Backup Workflow and Scripting

November 10, 2014

Categorized: Kate's Updates

Please-please-please don’t refer to anything said in here as a guide or true, unless it comes accompanying a supporting link (and even there, yeah, do your research). I’m learning this stuff and it definitely should not be taken as a how-to, tutorial, etc. If you have input and ways for me to improve what I’ve done or other suggestions, I appreciate it. Thanks!


What I wanted to was create a bash backup script going through cron jobs. Such a simple sentence, yes? It took me some fighting. It feels longer than it was, really. I don’t get a lot of solid troubleshooting time at work. That hurts, and makes everything a zillion times harder. But! I got it done, both for work and for my personal server.

First Script

I tried this script first. I am not sure why it didn’t work, but as someone pointed out on Unix & Linux, the $HOME is not necessary. Instead, the initial file paths can be called absolutely.

Maybe the script was written that way to be more flexible in terms of use across different sorts of servers, but in my case, removing $HOME and replacing the initial variables with various paths for the two directories didn’t fix it. I’m pretty sure the change I made on the second script with tar options would’ve worked for this one, though.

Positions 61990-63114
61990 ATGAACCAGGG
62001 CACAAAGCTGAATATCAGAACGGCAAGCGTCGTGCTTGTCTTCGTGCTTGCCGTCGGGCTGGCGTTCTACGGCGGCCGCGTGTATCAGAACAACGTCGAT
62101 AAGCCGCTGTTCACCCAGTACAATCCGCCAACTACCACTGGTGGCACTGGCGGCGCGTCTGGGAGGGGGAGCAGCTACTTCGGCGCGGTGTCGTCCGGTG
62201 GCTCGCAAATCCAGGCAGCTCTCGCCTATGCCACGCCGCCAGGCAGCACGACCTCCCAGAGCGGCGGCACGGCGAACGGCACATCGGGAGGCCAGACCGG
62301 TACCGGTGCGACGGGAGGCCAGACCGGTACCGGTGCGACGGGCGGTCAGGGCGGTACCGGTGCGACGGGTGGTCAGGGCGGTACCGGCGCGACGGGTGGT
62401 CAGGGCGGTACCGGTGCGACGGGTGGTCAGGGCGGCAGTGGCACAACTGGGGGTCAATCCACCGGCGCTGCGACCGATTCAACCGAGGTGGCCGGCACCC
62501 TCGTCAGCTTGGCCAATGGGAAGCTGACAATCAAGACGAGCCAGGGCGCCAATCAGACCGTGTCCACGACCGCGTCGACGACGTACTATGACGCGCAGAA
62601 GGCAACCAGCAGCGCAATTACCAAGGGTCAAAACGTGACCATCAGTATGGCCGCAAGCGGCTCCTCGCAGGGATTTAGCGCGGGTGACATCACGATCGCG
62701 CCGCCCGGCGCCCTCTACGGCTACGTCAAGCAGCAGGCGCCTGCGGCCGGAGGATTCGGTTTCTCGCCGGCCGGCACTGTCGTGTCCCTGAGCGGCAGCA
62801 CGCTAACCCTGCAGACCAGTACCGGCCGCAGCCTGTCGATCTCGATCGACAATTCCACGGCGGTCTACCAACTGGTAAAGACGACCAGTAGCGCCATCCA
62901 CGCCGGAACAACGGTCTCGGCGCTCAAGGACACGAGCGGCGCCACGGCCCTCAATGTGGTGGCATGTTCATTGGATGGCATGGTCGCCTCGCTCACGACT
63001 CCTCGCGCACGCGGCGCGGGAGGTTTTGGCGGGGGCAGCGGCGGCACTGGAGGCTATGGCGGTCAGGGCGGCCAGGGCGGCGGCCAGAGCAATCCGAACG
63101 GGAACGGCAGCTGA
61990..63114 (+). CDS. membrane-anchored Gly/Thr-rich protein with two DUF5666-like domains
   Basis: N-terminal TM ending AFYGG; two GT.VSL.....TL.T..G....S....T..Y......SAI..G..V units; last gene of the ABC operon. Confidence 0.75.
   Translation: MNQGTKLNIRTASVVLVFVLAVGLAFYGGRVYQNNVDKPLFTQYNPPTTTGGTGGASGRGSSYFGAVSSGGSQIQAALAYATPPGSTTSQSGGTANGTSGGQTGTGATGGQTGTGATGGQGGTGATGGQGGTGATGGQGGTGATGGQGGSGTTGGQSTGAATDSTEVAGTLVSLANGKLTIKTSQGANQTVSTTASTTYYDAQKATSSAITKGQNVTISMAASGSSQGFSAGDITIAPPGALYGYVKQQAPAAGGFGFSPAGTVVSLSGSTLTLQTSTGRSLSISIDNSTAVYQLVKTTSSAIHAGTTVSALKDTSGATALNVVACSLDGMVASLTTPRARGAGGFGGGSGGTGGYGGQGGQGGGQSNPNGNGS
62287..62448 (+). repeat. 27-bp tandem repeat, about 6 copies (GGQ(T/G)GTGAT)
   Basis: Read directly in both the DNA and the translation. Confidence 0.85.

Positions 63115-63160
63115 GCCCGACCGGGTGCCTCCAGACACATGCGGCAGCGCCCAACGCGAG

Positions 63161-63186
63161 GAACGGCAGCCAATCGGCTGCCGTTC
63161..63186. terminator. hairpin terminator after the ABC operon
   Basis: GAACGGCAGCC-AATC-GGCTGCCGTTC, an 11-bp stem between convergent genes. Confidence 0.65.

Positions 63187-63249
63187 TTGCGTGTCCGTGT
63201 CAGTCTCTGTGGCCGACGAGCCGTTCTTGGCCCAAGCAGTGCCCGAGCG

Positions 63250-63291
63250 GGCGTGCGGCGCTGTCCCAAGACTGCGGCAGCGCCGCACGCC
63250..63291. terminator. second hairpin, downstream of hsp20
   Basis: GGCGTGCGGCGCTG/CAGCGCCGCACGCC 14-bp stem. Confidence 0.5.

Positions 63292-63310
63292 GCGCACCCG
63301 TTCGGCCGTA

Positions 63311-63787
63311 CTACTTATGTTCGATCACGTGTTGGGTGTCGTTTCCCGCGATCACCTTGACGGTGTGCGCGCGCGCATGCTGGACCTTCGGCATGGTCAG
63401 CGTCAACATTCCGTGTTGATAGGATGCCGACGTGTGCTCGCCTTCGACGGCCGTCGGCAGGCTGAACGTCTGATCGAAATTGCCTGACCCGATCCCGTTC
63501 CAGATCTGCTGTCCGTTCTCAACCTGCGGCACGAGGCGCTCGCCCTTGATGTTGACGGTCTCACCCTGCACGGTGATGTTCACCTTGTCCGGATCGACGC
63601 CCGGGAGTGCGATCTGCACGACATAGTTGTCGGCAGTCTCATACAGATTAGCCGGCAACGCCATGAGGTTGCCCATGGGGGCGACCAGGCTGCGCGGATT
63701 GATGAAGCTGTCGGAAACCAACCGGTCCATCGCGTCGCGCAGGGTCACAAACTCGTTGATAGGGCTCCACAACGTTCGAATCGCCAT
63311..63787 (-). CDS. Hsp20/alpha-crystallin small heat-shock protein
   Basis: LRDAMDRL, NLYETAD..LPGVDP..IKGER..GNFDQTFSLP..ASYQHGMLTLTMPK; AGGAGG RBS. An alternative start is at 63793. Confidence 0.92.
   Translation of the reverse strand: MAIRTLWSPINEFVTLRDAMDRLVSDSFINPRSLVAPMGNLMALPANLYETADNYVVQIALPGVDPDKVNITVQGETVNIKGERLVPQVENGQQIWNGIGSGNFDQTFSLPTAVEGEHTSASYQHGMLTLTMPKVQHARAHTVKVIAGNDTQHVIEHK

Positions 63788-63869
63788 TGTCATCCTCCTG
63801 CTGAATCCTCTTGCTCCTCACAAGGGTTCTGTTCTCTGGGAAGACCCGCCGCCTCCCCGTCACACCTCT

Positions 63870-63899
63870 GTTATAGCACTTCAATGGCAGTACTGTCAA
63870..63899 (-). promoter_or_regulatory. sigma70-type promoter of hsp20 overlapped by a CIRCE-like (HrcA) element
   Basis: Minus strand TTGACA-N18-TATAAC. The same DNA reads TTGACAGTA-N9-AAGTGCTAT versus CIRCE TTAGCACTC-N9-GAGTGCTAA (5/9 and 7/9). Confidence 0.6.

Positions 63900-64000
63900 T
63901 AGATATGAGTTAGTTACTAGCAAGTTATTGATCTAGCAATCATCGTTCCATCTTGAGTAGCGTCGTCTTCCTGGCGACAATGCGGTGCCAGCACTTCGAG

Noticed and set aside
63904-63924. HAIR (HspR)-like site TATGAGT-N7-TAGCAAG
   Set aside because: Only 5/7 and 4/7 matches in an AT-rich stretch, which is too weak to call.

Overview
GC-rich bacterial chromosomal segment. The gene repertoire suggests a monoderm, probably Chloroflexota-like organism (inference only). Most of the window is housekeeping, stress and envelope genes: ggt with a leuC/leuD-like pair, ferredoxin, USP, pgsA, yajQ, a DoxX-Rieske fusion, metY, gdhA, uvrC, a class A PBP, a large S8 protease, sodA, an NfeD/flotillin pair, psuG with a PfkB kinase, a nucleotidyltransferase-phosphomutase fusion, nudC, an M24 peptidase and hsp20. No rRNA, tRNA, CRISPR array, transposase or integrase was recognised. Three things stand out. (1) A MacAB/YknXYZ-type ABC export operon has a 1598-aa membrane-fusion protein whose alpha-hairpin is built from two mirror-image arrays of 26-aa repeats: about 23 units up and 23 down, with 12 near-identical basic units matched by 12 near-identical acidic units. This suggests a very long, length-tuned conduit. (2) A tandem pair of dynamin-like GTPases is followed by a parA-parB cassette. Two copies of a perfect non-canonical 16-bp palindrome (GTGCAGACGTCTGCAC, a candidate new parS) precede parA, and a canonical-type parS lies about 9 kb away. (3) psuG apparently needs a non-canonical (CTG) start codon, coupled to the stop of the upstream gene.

Second Script

This is the one I tried next. It worked! But I had to alter it on two different servers to get it going. And — in the end, I ended up significantly altering it anyway. I didn’t see the point of annual back-ups, and the monthly back-up of SQL seemed superfluous.

Issues & Changes


The script was creating the folders and files, and I could enter and manipulate them — but they were empty. I changed cp -rf to cp -rfa. The -a option is the same as -dpR (preserve links, append source path to directory, copy directories recursively). I have no idea why this worked, but it did, so there’s that.

I also changed the tar options: tar -zcvf became tar -czvf. This question helped (and made me feel less terrible with the wonderful comic).


When the script ran, it was creating folders like it was supposed to — but it wasn’t moving them anything into where it was supposed to go. Over FTPS, I also could not enter the folders it created. I later learned from GoDaddy support these folders and files were actually being created with illegal character names… dangit. But — I did get it to write directly to the directory where I wanted backups to live by pulling the tmp directory creation and copy/pasting out.